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As the children sit around in a circle at Lila and Lemora’s feet, the deep strings or it could be a Melatron begins to play the most evocatively haunting melody line. Perhaps one of the most signature themes of the film. The poignant motif that symbolizes Lila’s impending transformation-while Lemora pours a goblet of blood into glasses.
Lila asks if it’s wine. Lemora says “Sort of.” Lila very defensive refuses, “I don’t touch spirits it’s unchristian.”

“It’s very rude not to do what another does when you’re under his roof… if you don’t enjoy our company you can go back to where you were last night” Lemora hands her the glass and tells her to drink!

Lemora takes hold of Lila Lee and leads her in front of the group to sing for the children.

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Lemora catches Lila as she starts to faint, leading her back to the throne like chair
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Lemora –“The drink has done that to you isn’t it nice… now let’s have some music”

As Lila starts to sing a very tentative version of  “Just a Closer Walk With Thee”… the children laugh, as she intones the words of the gospel. Lila’s vision starts to go out of focus and she starts to lose her balance.

Lemora catches her.“The drink has done that to you isn’t it nice… now let’s have some music”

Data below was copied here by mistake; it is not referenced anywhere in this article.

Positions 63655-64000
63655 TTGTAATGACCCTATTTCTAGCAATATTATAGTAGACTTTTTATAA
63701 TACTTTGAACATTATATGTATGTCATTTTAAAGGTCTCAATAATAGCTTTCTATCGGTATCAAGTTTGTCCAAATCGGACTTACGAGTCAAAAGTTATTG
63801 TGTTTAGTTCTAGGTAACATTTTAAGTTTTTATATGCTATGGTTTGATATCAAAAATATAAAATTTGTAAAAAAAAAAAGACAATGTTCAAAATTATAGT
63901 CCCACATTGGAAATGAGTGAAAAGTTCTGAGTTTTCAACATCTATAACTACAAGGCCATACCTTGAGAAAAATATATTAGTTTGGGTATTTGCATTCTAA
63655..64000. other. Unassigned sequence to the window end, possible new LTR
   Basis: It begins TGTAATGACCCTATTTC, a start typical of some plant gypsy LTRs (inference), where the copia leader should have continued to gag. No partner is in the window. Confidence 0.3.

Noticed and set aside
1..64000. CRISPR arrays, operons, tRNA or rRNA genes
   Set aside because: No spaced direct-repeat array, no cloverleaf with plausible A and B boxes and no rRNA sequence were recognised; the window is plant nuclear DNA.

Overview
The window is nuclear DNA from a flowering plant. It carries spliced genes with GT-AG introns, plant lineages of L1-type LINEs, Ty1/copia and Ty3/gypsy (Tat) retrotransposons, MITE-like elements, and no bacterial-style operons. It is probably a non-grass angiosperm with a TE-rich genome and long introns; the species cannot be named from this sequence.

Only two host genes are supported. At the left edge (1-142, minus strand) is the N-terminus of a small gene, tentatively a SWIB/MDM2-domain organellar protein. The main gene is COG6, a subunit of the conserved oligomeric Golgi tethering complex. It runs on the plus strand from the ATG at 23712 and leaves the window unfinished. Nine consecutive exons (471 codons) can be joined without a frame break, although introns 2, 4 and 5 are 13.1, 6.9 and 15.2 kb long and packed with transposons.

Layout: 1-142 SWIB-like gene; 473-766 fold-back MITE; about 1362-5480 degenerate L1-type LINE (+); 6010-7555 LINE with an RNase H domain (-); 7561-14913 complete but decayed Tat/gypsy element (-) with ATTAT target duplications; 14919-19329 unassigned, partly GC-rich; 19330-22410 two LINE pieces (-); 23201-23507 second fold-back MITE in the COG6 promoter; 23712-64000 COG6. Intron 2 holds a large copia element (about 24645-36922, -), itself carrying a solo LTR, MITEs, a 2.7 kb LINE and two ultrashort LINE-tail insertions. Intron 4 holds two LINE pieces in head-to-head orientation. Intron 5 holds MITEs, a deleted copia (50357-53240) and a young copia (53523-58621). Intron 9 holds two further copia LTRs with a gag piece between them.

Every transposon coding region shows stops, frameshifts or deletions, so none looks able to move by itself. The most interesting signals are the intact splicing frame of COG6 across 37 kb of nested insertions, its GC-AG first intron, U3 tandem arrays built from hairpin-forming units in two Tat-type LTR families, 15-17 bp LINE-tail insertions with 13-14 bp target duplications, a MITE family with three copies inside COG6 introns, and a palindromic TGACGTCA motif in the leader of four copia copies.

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Lemora walks over to a beautiful old blood red Victrola. And asks Lila Lee...”Do you like to dance?”
Lila stutters, “No… I mean I never have.”

The wonderfully diabolical fiddle version of “Skin and Bones” on the vinyl record sings!

Lemora takes Lila Lee and begins to waltz with her… becoming a twirling, dizzying motion. The room becomes a centrifuge as the children join hands… encircling their Queen and her new chosen one…

There’s a shelf on the wall with a figure of the great god Pan who watches the waltz in the frame with their shadows twirling to the melody.

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The shadows on the wall, the dizzying pace of the waltz reminds me of Ridley Scott’s Legend 1985 which was released twelve years after Lemora. The black satin dressed Mia Sara dances with Tim Curry’s Satan.

“Just give your body up to the music!” Lemora tells Lila Lee excitedly.“The real sin is for a girl to deny herself life and joy especially if she’s as lovely as you…”

Lila Lee espouses “Vanity is a sin.”

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then darkness…..

Later Lemora helps Lila Lee prepare for the ‘ceremony’ by bathing her. It’s the most erotic scene in the film as Lemora tells her, ‘What an exciting figure you have!’

Lemora bathes Lila

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Lemora's black nails touching Lila's flesh